Littlestone Golf Club

Golf Lessons at Littlestone Golf Club

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Golf Lessons at Littlestone Golf Club

Golf Swing Tips

To improve your golf game, it’s vital that you take golf lessons. Golf is a sport that is almost impossible to learn without some sort of guidance. Luckily, there are golf experts around the country whose job it is to teach golf. By taking golf lessons, you can drastically improve your game in a relatively short amount of time. Taking golf lessons can be an expensive, time-consuming effort. And like any good or service that will cost money and require time, you should be careful before you buy.  Golf can be a really costly game to play and it is reasonable to assume that you have invested a fair amount of money in your equipment – golf clubs, golf bag, golf balls, golf clothing, golf cart etc; – therefore doesn’t it make common sense for you to learn how to use them to their advantage and improve your skills and capabilities?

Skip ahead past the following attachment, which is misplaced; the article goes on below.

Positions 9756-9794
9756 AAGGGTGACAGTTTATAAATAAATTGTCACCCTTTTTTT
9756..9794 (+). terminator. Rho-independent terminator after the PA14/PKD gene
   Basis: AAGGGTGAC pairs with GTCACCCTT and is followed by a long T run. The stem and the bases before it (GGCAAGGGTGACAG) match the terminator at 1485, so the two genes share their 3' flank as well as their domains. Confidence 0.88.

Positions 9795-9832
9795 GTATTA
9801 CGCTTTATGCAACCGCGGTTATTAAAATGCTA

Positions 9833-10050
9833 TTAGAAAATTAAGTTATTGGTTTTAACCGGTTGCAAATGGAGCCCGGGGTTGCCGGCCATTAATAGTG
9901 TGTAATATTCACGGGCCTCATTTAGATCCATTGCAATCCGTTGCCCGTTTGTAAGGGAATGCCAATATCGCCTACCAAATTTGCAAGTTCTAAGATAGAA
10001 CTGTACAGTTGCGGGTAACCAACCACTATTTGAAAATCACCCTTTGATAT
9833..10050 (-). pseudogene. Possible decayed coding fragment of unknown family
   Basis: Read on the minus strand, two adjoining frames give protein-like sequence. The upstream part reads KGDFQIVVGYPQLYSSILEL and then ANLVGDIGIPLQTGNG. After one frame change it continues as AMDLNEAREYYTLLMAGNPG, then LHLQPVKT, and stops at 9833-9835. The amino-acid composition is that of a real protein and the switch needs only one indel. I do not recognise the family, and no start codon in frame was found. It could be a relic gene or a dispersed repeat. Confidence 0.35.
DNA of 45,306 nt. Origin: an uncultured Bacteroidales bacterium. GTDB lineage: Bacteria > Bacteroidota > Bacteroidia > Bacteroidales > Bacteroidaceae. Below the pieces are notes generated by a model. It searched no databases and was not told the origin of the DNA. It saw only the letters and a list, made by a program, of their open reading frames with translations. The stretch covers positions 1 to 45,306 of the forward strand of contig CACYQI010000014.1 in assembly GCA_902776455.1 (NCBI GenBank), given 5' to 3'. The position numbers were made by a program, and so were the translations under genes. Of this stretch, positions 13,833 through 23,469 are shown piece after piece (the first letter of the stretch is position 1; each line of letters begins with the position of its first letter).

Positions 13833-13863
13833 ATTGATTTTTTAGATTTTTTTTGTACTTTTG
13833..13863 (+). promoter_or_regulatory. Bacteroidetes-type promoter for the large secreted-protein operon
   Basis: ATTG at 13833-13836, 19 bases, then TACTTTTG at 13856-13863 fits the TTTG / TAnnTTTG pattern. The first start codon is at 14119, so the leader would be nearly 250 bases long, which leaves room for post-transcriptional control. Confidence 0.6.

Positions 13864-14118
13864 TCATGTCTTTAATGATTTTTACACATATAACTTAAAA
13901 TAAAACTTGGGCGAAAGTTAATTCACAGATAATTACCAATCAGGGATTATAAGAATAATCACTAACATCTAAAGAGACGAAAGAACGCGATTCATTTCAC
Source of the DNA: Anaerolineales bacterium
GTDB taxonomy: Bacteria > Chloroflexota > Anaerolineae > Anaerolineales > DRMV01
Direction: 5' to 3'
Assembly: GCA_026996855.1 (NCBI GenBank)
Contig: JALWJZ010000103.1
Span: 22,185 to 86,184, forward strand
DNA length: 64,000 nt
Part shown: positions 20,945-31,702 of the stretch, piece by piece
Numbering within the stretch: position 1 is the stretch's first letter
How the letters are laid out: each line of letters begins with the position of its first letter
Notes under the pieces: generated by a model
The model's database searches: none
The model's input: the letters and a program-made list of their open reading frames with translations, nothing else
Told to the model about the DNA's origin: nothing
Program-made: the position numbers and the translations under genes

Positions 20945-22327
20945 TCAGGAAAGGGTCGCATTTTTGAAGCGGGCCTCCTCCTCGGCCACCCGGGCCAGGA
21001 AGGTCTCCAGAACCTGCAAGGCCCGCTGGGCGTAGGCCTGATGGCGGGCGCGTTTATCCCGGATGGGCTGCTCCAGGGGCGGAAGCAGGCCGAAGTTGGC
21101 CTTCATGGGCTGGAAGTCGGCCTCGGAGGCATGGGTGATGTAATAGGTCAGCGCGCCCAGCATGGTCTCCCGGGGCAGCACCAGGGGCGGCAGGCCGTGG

Visit Littlestone Golf Club for golf lessons and other info. on golf.

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Gentlemen members and Visitors alike may always play from the medal tees. Only 2 Ball Matches, singles or foursomes are permitted, the aim being for everyone to get round in 3 hours so they can enjoy the informal atmosphere of the Clubhouse, and perhaps have time for another 18 holes. From 1st April 2007 to 30th September 2007, 4 balls are welcome on Tuesdays after 11.00a.m.

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Dave Pelz’s Putting Bible – golf’s least understood skill.

Extract from the book: